The included mounting hardware is designed for use installing the ShotLock into studs or a similarly hard material. Unfortunately the location I wanted to mount my new safe in was stud-free, so I picked up some new hardware - 3/8" heavy duty toggle bolts, to be exact. Four of these into the wall and I can now literally hang my body from my safe. Will it absolutely keep someone from ripping it out? Maybe not. But they are gonna have to work awfully hard to get it out, and that's something that your average snatch-and-grab criminal isn't interested in. You could also get really creative with a crowbar and potentially break the safe open, but again this is not conducive to a quick home-raid. Not to mention that the ShotLock is made of some pretty solid steel, and the latches engage very positively.

It was easy to change the combo to a desired setting. There are 5 numbered buttons and a Lock / Unlock / Clear knob. I chose a well-known combo in our family that is easy to enter under stress, and once I got it mounted it was simple to install the foam interior and then hang my shotgun in it.A semi-auto or O/U shotgun is kept in place using trigger blocks, but my pump-action shotgun is kept in place with a small insert that goes into the chamber. This way I can fill the magazine tube, pull the pump back and place a shell on the feed tray, and then hang the shotgun in the safe with the installed insert in the chamber. Enter combo, open door, grab shotgun, let the weight of it slide the pump forward which chambers a round. Quick, easy, and ready-to-go. I've already been training both myself and my wife in this process, doing the entire process slow and methodically, then in the dark, and even under simulated stress. Training with new methods is just as important as the methods themselves.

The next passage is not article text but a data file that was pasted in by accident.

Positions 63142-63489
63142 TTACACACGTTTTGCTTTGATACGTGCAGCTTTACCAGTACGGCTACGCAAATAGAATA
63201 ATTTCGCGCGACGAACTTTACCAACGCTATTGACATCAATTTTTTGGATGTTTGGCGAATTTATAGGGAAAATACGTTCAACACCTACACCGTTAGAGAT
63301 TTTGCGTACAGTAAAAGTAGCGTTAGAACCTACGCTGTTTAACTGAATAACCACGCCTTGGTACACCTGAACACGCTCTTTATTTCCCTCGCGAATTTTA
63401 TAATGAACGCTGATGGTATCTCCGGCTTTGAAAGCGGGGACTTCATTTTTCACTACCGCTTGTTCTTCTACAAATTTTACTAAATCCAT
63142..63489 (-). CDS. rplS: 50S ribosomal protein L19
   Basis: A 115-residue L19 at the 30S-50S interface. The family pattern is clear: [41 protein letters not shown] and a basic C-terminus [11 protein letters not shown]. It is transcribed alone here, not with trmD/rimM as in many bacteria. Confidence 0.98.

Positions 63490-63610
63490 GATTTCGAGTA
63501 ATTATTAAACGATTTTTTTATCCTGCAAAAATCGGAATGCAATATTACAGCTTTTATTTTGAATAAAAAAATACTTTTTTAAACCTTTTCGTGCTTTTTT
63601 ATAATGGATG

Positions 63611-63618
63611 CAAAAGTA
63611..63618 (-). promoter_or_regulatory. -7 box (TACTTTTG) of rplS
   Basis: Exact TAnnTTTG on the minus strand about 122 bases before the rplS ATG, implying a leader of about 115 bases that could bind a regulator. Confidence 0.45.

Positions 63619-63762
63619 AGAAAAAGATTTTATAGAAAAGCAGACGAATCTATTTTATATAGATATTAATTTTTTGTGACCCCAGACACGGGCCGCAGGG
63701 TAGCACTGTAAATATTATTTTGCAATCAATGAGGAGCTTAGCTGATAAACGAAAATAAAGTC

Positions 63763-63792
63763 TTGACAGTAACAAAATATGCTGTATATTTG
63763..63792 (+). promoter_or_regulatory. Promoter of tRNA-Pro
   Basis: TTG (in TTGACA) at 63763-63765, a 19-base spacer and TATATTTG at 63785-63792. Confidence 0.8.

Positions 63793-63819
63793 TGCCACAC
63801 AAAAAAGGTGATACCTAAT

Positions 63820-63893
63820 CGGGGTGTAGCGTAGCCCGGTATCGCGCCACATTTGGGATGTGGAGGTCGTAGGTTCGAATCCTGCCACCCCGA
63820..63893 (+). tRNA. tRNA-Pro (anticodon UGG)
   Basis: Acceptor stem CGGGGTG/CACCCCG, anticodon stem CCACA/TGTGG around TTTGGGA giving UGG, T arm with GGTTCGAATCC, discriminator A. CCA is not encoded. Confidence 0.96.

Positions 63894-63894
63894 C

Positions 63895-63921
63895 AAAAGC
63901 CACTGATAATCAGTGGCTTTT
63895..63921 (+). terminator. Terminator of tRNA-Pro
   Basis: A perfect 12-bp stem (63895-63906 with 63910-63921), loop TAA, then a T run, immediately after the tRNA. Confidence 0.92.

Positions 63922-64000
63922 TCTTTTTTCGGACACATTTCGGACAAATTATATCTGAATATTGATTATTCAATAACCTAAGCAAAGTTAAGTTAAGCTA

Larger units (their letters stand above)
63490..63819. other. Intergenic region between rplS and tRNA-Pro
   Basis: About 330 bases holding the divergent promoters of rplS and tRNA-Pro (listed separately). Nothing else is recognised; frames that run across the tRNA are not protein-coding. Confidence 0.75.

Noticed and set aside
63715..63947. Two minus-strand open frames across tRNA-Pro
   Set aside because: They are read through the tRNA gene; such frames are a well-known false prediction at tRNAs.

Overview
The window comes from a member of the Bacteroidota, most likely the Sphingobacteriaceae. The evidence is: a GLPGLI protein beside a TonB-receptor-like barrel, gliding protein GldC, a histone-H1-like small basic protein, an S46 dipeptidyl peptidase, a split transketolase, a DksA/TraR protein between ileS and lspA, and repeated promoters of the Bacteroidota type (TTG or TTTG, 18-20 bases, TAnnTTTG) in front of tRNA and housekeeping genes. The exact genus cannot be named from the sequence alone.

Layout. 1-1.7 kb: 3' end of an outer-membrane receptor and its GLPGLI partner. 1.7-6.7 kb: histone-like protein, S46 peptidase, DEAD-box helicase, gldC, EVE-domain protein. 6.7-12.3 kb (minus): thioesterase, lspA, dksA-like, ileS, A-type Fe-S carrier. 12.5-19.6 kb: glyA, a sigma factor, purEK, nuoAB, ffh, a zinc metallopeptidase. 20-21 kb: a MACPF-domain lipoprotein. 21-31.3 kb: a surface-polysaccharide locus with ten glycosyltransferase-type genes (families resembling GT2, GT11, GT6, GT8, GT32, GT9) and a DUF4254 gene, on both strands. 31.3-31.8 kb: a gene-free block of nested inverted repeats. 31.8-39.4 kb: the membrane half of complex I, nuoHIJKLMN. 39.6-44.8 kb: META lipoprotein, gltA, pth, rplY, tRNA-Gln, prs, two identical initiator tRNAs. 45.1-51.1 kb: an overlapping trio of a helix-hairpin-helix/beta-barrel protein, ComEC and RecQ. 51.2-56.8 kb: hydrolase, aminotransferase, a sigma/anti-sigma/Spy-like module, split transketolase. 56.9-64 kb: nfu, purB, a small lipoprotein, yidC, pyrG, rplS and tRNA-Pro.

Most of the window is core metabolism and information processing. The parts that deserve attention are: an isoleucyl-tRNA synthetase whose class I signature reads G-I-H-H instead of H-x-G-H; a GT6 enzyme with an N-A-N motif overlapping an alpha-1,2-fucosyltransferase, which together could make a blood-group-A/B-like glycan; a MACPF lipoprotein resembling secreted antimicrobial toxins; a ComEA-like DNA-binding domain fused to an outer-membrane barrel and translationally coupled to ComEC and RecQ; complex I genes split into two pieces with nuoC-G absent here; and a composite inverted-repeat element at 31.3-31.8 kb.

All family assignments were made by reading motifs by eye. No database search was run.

Is the ShotLock the answer for your situation? It just may be. The safe can also be mounted horizontally and in a vehicle, and even though the price may make some shrink back a little - $169.00 - I found that the build quality and security level is very high. Easy to conceal in a closet or room, quick access code entry, and yet securely stored, the Shotlock works very well for my situation. Even though it isn't perfect, it's certainly better than most other options - especially the option of insecurely storing it where kids or thieves may have access to it.

Stay Aware, Stay Safe, Train Hard.
-Glen Stilson